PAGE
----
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Wednesday, October 28, 2009

If you can't beat 'em...

Just spotted an interesting article in good old Research Mag (actually rather good online) ... In effect it's saying that research is increasingly out of step with people's experience of social media and the Internet (and even of phone calls for research purposes) when it continues to try and ring fence itself from marketing.
I totally agree that researchers claiming the high ground - we're not trying to sell anything here - is often not relevant online. As far as consumers are concerned, they're interacting with a manifestation of a company that does want to sell to them at some point so it makes no sense to pretend otherwise.
Plus, as the article points out, both research and brands can benefit by seeing research as part of a brand experience. People generally like giving their views if they're invested in a brand - and tend to think better of those companies who make an effort to listen to them.
Yes, there are issues about how 'biased' or otherwise these views are within a brand context, which is why the Tank believes it's important to ground opinions garnered online with more 'conventional' interactions. And of course we have to obey by the data protection laws - which may sometimes make things a bit tricky...and as some of the commentators point out may need some client education.
But we need to be aware that social forums and online brand interactions are more and more used to supplant research as we know it, often not by researchers or Insight Departments. Apart from doing justice to consumer experience there are pragmatic commercial reasons why we just have to embrace these cross-over marketing/research interactions. A purist approach won't do us any favours, just give us less of a look in...

Taking a step back...

For some time now, I've been writing monthly columns on mobile for New Media Age - you can find the latest set of musings on the need to link up brand and product here.

But I thought it might be a good idea to backtrack a little, too - because while products and services need to gel with the brand, they certainly also must be right for the consumer in the first place. There are so many risks of that not happening in big, tech-focused organisations that I thought it worthwhile sharing a piece from a couple of months ago, so here goes...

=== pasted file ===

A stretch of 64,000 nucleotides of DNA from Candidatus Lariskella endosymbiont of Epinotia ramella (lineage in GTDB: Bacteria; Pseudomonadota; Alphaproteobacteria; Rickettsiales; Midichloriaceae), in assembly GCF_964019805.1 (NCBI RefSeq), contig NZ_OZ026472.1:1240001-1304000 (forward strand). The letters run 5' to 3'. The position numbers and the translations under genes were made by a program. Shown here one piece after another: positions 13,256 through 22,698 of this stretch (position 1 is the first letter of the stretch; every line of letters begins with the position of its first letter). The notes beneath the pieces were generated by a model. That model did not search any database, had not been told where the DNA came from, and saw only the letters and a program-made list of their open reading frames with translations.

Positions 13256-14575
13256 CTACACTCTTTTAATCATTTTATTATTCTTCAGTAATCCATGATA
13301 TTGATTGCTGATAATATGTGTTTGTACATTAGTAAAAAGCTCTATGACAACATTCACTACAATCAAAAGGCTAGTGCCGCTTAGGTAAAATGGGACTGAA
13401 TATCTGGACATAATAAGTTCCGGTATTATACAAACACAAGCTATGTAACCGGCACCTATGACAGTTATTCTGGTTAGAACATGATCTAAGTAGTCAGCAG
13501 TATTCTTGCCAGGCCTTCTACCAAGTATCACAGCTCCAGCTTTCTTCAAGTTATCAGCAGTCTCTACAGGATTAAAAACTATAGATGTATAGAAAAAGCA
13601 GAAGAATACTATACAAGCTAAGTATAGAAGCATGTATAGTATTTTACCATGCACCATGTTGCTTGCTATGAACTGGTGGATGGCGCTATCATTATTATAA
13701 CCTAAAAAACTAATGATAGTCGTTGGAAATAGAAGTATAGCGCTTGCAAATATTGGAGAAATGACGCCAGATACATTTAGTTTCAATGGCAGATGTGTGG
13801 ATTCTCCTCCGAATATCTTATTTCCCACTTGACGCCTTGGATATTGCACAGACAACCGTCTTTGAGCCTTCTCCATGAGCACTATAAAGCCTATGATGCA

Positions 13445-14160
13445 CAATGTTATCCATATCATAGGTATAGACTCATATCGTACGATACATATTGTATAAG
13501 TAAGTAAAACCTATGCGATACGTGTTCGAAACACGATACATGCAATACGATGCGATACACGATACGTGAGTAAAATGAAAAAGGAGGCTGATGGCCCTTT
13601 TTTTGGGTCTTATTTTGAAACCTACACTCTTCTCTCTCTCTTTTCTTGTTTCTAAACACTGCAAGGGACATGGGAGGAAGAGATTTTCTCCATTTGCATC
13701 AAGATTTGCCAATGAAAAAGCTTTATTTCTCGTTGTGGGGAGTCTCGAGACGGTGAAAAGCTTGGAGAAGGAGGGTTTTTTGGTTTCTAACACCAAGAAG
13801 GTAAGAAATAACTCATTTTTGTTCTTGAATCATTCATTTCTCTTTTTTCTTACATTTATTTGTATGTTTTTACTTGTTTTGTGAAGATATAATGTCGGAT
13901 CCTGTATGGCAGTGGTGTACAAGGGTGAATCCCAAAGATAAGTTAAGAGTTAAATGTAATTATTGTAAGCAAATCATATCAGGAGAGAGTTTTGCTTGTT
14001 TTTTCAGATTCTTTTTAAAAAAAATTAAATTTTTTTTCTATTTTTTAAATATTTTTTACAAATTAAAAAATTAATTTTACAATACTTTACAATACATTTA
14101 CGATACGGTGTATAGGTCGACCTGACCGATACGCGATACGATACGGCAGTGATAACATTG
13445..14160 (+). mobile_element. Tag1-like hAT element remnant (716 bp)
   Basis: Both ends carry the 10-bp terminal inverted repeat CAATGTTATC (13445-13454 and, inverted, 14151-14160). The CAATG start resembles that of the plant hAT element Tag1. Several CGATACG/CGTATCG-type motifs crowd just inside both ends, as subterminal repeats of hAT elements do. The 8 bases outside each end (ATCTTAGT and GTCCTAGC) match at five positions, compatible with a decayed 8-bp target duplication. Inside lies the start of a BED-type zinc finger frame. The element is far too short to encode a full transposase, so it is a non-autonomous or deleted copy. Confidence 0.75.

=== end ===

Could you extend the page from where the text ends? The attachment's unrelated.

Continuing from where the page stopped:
Keeping true to consumer needs takes clear vision

In an ideal world mobile products and services would be designed to serve the needs of the consumers they target, both in design, execution and price. They would then be marketed in a way that pushed target users’ buttons.

Mobile services can be a time-saver and an essential tool for work and play, but only if they work well and meet a need, be that functional or emotional. If not, the technology is anything from useless to downright detrimental.

In reality, from concept through to execution, marketing strategy and launch, there’s a myriad of twists and turns at which the product risks taking on a life of its own, sidestepping those consumer needs. Often the reasons for this are as human as what drives the consumers you’re trying to please in the first place. Far too often operators or vendors cause us to struggle through what appears to be the result of sheer thoughtlessness. For every good implementation of a mobile service, there are plenty of convoluted and hard-to-use ones.

Internal handovers from one department to the next frequently lose the essence of what made the proposition great for consumers in the first place. Perhaps not enough details are passed on, or internal rivalries or team targets fuel changes. There’s a recession on, but if you choose to go with a solution that’s harder to use or works less well purely for cost-saving reasons, you’re on shaky ground.